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Three obscure watches from legendary brands

When it comes to the vintage watch market, tracking down the chart-topping models from historical watchmaking houses is easy. We all know what a vintage Rolex Daytona or a Patek Philippe Perpetual Calendar look like by now, but there are so many other models out there that these revered brands pushed into the market back in the day.

Our goal this week is to hunt for something a little different for our readers — timepieces that, while still quite collectible, are just a little outside the lines of the usual headline-grabbing auction highlights.

Rolex Gold Jump Hour Railway Prince

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A hand-wound watch with a jumping hours complication in an art deco–inspired stepped rectangular case does not exactly scream Rolex, but that is exactly the charm of the Railway Prince (ref. 1571).

The piece dates back to the early 1930s — the same time period that gave rise to the Oyster Perpetual, which explains why the piece never rose to the same levels of fame as some of its siblings of the same era. (1stdibs.com)

Patek Philippe Yellow Gold Flame Lugs Calatrava

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Though the Calatrava is far from being a lesser-known entry in Patek Philippe's catalogue, this particular "flame lugs" case design is far from common.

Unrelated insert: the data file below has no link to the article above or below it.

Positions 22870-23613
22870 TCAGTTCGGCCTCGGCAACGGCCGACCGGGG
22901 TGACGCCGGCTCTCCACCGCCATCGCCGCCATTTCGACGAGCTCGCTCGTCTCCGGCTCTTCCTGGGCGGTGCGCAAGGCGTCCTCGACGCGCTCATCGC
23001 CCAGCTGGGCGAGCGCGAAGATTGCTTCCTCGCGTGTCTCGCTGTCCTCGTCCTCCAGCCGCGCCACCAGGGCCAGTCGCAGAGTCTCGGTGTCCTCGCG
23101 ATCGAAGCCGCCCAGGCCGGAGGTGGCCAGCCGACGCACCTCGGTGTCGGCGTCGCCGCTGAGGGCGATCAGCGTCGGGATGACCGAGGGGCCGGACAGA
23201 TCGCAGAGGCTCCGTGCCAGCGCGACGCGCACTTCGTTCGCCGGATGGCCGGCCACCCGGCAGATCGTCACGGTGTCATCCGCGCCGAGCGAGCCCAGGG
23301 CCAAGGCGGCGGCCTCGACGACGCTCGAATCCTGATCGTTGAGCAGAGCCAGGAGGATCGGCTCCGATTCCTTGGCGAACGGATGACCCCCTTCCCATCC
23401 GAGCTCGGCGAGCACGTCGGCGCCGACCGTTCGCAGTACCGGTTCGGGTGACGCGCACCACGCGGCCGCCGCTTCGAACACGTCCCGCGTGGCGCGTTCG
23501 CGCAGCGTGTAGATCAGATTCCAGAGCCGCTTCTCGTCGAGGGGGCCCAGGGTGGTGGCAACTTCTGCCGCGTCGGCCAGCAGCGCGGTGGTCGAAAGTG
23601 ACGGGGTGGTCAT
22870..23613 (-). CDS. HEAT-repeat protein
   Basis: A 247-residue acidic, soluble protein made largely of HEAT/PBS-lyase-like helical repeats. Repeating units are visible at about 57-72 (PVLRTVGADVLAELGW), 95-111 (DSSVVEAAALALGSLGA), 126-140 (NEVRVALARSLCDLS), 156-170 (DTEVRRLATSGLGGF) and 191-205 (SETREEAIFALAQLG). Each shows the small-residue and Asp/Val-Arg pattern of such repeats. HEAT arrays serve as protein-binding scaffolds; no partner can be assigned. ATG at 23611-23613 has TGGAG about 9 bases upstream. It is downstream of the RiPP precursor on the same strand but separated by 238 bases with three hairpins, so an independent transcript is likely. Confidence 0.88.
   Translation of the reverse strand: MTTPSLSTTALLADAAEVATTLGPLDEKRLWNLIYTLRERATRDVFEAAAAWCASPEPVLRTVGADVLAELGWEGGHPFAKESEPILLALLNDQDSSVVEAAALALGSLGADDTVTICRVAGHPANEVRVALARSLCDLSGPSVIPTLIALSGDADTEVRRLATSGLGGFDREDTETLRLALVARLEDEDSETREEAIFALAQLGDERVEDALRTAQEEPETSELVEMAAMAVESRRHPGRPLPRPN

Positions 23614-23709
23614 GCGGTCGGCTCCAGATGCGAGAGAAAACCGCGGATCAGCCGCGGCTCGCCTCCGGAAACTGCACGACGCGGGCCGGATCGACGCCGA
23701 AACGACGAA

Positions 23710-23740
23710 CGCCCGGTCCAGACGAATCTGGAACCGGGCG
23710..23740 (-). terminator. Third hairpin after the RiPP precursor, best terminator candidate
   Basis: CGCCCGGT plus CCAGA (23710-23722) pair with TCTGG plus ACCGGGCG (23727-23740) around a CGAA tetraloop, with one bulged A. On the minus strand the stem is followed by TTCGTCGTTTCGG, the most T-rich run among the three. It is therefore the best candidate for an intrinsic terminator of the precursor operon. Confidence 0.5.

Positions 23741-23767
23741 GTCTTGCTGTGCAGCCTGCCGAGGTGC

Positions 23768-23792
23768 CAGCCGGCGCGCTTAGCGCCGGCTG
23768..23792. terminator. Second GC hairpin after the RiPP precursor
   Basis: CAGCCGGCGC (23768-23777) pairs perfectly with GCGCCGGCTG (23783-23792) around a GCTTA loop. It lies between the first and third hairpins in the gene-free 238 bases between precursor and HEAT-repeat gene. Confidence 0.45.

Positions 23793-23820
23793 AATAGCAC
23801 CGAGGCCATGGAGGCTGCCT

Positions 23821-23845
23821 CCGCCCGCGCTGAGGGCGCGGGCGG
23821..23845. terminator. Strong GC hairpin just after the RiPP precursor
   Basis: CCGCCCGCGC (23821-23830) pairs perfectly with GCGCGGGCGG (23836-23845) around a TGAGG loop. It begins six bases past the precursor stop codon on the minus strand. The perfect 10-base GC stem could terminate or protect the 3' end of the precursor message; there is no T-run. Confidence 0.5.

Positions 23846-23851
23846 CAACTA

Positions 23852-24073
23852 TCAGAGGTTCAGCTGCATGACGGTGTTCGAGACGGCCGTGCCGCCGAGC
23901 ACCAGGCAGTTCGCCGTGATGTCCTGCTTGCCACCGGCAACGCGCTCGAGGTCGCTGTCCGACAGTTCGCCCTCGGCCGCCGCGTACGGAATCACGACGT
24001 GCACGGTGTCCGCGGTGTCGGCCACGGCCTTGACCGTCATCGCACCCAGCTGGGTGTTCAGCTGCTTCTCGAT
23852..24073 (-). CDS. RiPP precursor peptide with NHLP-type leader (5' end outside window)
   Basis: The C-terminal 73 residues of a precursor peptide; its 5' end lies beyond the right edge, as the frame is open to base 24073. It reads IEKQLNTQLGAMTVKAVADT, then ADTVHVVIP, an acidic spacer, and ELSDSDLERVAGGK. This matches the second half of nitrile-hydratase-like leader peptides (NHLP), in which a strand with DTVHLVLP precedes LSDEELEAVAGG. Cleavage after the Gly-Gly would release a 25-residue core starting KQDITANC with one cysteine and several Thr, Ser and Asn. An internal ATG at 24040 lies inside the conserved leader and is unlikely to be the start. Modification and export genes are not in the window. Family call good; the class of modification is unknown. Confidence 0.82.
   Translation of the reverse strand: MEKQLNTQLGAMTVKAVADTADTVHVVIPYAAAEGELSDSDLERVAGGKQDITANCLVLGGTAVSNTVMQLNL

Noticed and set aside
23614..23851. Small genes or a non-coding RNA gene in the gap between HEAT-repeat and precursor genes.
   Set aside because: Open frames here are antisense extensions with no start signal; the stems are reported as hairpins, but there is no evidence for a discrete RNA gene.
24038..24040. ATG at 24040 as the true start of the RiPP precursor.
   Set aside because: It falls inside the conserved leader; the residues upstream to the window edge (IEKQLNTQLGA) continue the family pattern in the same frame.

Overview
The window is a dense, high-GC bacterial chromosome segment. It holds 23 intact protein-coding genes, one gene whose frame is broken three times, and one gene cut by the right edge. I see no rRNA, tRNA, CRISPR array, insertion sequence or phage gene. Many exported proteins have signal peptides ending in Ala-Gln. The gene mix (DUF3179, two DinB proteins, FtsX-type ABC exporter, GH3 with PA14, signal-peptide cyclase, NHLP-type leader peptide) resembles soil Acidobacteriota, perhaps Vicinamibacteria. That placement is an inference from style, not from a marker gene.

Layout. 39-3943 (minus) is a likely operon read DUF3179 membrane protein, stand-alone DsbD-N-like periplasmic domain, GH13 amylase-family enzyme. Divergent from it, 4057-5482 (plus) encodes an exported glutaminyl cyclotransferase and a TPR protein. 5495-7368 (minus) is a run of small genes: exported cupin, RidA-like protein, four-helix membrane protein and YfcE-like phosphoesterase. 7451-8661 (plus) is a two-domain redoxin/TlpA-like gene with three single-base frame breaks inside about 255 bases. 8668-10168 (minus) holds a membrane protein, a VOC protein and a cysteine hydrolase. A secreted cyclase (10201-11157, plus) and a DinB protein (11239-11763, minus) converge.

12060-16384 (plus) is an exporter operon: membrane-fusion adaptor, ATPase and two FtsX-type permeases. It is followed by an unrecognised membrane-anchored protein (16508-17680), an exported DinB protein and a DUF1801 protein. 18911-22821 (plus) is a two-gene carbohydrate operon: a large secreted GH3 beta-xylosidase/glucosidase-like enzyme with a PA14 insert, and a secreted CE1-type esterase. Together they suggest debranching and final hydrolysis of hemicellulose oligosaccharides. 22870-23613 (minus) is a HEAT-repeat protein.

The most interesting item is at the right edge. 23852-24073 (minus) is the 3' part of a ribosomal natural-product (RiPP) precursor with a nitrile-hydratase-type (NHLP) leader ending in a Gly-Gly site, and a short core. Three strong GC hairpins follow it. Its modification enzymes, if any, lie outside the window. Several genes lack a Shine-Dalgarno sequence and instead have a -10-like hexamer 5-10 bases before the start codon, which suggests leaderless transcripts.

Looking somewhat similar to the iconic Vacheron Constantin Cornes de Vache (though with significantly more sculptural details), this Calatrava comes with its own extract from the archives dating its sale to March of 1953. If you are hunting for a slightly alternative take on a classic vintage dress watch, this is a perfect option to consider. (watchcentre.com)

IWC Aquatimer Vintage Stainless Steel Gents ref. 816-A

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A closer examination reveals that this Aquatimer actually dates to the 1970s and not the '60s as listed. However, it is one of the cleanest examples using a cushion-style case that we have seen in quite some time.

Its luminous indices have developed a particularly even patina, and though the case has certainly seen some polishing over the years, it appears to be devoid of any significant dings. While the original '60s Aquatimers have been steadily climbing in value, models like this one are still a solid buy, as more pieces from the '70s (and even the '80s) are beginning to appreciate. (xupes.com)

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